Church-Separation Is Vital
Wed, 05/28/2014

Steven M. Cohen is wrong to suggest that weakening the wall of separation between church and state is good for the Jews (“A More Religious America is Good For The Jews,” Opinion, May 13).

Cohen’s praise for the recent Greece v. Galloway decision, in which a closely divided Supreme Court dramatically extended permissible Christian and other sectarian prayers at town council meetings, is misplaced. He ignores the fact that Jewish security in America is fundamentally connected to church-state separation.

The unique First Amendment promise that government will not favor one religion over others, or religion over non-religion, and that each person can practice his or her religion without government interference, has been a bedrock value of our society and has helped to ensure religious freedom for Jews and others. Cohen’s logic fails when he concludes that the successful integration of Jews into American society means that the First Amendment principles so critical to this success can now be weakened or worse.

Many of the challenges facing Jews and other religious groups identified by Cohen are real, but it is reckless to assume that the remedy is to insert religion into the public sphere.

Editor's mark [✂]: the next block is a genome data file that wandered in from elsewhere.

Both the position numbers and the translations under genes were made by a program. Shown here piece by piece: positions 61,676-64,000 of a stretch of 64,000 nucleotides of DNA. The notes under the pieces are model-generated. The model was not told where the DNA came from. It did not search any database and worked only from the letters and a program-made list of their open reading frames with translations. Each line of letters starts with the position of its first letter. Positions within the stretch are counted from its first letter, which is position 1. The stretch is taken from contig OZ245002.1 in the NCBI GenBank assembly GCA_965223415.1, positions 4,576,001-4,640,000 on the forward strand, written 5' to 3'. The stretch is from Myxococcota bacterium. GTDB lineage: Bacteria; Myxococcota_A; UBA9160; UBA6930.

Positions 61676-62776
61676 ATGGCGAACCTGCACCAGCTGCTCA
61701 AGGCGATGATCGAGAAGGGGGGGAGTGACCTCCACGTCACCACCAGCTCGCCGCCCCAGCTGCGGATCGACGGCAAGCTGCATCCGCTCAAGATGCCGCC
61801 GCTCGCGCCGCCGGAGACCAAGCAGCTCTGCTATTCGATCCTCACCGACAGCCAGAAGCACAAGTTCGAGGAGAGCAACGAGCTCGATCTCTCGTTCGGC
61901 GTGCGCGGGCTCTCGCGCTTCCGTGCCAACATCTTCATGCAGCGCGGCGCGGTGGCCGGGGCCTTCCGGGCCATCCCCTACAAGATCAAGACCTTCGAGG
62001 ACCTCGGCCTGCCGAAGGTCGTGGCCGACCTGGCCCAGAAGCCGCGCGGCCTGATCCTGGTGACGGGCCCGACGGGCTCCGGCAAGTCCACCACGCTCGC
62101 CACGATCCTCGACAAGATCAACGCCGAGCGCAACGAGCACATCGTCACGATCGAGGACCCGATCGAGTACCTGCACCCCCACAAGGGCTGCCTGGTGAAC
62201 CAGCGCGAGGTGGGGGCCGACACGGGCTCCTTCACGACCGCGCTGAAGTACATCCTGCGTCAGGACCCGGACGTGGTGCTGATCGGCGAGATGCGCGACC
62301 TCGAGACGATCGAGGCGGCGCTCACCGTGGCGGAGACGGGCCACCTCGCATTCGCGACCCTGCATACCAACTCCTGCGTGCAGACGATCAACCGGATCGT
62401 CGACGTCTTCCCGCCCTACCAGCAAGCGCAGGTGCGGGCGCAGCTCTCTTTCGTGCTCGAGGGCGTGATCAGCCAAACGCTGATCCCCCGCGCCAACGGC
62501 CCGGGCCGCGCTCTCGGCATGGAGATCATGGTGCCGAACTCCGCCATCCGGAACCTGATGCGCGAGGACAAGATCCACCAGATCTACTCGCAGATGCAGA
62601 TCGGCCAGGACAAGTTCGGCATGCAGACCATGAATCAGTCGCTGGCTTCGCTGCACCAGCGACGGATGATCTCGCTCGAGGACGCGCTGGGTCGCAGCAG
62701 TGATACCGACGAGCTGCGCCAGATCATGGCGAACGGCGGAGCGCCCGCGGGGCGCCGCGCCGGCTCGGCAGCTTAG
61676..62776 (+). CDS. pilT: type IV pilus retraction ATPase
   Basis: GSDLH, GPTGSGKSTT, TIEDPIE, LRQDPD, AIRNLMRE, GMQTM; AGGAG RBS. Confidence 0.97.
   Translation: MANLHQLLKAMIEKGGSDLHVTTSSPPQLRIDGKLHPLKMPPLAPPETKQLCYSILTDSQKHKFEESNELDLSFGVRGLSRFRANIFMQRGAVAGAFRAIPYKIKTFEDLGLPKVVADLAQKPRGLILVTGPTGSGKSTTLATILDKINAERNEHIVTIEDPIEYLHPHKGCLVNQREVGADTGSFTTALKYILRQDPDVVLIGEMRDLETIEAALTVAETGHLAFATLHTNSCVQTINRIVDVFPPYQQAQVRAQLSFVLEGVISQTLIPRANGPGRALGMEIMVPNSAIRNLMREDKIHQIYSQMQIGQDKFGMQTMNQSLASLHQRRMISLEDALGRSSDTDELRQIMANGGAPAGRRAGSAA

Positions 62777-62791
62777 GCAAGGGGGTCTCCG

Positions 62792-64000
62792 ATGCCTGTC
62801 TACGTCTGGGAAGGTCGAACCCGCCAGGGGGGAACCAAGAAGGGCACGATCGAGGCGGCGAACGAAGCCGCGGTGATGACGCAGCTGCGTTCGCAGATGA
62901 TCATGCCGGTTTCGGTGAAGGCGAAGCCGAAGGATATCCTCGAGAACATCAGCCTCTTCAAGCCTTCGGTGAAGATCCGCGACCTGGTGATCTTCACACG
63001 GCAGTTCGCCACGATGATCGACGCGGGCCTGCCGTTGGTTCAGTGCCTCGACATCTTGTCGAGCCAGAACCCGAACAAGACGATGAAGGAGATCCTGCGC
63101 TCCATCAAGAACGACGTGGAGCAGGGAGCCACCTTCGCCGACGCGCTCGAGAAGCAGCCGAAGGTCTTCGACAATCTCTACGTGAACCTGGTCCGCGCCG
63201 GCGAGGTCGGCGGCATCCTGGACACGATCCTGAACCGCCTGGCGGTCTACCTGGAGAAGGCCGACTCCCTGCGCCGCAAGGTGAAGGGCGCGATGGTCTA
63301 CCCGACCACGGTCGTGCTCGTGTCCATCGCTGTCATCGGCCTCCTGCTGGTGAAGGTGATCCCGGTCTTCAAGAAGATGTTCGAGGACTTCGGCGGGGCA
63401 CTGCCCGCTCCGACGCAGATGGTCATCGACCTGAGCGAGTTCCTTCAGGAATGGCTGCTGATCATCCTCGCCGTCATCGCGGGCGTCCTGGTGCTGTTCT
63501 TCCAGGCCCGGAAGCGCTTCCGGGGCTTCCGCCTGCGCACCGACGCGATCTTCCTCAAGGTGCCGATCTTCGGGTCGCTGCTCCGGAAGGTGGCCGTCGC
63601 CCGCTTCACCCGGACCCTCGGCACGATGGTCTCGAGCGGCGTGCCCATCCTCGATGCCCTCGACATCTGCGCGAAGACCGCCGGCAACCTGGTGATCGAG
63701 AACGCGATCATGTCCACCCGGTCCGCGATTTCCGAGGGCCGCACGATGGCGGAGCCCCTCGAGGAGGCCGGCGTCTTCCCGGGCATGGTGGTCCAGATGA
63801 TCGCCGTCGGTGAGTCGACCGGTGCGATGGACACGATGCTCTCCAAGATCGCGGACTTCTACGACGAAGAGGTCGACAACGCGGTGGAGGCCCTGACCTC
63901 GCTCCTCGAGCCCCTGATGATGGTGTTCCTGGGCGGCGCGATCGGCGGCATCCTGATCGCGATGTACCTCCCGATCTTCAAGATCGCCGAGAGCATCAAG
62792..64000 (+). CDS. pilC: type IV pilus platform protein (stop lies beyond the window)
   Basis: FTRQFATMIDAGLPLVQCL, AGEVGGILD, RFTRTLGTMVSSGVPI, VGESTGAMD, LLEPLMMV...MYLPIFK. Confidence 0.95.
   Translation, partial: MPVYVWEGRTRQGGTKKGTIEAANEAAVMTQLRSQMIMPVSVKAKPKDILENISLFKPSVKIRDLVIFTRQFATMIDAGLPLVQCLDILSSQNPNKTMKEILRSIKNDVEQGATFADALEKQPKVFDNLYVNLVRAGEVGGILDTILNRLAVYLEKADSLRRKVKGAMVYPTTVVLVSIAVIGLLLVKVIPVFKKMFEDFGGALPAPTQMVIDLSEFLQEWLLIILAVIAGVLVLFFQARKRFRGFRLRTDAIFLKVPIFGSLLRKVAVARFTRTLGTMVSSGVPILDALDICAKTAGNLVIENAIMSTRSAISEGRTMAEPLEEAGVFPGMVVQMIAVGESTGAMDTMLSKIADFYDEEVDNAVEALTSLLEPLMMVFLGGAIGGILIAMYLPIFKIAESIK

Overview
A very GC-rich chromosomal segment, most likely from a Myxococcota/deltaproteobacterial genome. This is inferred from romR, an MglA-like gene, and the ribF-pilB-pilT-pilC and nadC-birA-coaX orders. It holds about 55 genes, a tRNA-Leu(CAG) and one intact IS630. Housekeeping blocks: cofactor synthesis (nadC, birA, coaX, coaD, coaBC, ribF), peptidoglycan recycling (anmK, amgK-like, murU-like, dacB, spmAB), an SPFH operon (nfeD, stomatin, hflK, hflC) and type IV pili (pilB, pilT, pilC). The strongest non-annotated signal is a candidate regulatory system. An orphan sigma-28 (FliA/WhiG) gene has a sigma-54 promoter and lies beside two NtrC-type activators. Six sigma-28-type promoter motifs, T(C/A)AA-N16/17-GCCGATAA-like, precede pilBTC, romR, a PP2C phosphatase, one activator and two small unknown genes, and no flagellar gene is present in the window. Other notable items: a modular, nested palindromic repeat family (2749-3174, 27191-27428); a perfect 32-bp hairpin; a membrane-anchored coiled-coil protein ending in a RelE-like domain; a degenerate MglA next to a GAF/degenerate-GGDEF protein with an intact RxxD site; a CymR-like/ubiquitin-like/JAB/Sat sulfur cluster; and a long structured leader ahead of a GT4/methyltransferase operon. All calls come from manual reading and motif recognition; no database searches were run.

The real-world impact of the court’s ruling is deeply disturbing. It has already encouraged other town councils across the country to begin institutionalizing Christian or other sectarian prayers before meetings.  Jews and members of other minority religions will inevitably feel pressured to participate — or made to feel like second-class citizens or invisible outsiders — as they seek constituent services before their local elected officials. This is hardly the way to strengthen the affinity of Jews and others to their religious roots.

The Anti-Defamation League has no intention to abandon its support for the fundamental principle of church-state separation, which has proven good for government, good for religion — and very good for Jews in America.

Gregg Mashberg,

New York Regional Chair

Evan Bernstein,

New York Regional Director

Anti-Defamation League

Manhattan

 

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The distinguished leaders of ADL make some important and valid points. But they fail to address the central policy question I raised. At a time of high anti-semitism and low assimilation, a secular public square in America was clearly in the Jewish interest. Almost a century later, with low anti-semitism and high assimilation, why should the Jewish community continue to advocate the policies designed to fight a battle we have won (thanks to the ADL, among others) and counterproductive to winning the battle we are losing (in which the ADL plays little role)? I agree that church-state separation is good for Jewish safety; but will the ADL at least agree that it's counterproductive to Jewish continuity? Or at least entertain the notion?

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